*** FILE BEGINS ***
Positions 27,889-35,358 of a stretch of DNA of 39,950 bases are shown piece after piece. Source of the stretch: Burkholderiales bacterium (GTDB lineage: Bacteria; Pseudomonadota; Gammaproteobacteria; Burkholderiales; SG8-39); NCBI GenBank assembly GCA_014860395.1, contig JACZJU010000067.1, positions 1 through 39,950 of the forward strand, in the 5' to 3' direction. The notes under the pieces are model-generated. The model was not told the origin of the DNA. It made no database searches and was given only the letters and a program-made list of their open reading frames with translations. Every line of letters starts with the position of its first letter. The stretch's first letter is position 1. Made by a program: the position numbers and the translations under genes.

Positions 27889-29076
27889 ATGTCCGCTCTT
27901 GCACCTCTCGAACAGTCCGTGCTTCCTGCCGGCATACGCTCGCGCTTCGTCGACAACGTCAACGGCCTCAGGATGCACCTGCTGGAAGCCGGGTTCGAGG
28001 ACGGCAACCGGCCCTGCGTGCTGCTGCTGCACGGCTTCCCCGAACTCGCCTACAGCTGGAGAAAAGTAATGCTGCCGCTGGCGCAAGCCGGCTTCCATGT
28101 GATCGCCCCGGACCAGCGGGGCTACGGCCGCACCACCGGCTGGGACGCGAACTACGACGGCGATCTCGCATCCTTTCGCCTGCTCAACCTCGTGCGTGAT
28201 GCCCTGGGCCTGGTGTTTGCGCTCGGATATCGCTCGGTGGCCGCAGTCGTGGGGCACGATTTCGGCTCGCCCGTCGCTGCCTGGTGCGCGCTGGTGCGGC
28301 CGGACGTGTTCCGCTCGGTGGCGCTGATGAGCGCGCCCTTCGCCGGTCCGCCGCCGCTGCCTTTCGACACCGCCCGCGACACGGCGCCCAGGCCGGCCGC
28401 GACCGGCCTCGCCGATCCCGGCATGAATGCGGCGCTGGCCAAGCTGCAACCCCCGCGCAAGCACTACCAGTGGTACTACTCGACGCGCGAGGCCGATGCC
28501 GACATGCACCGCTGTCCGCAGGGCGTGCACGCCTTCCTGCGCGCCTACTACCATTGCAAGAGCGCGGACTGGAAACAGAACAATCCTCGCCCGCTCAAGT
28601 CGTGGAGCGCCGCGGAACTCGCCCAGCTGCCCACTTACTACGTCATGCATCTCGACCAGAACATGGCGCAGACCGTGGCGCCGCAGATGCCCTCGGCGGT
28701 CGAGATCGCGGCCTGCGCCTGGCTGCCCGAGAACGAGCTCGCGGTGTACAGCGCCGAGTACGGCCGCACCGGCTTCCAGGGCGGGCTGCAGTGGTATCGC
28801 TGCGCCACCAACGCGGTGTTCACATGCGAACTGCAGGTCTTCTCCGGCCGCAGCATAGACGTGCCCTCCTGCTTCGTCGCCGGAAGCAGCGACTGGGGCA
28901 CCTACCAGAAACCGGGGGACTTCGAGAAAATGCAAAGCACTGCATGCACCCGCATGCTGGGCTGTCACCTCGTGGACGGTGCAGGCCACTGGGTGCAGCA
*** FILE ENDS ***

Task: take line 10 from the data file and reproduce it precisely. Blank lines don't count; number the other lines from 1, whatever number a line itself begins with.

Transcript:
28501 GACATGCACCGCTGTCCGCAGGGCGTGCACGCCTTCCTGCGCGCCTACTACCATTGCAAGAGCGCGGACTGGAAACAGAACAATCCTCGCCCGCTCAAGT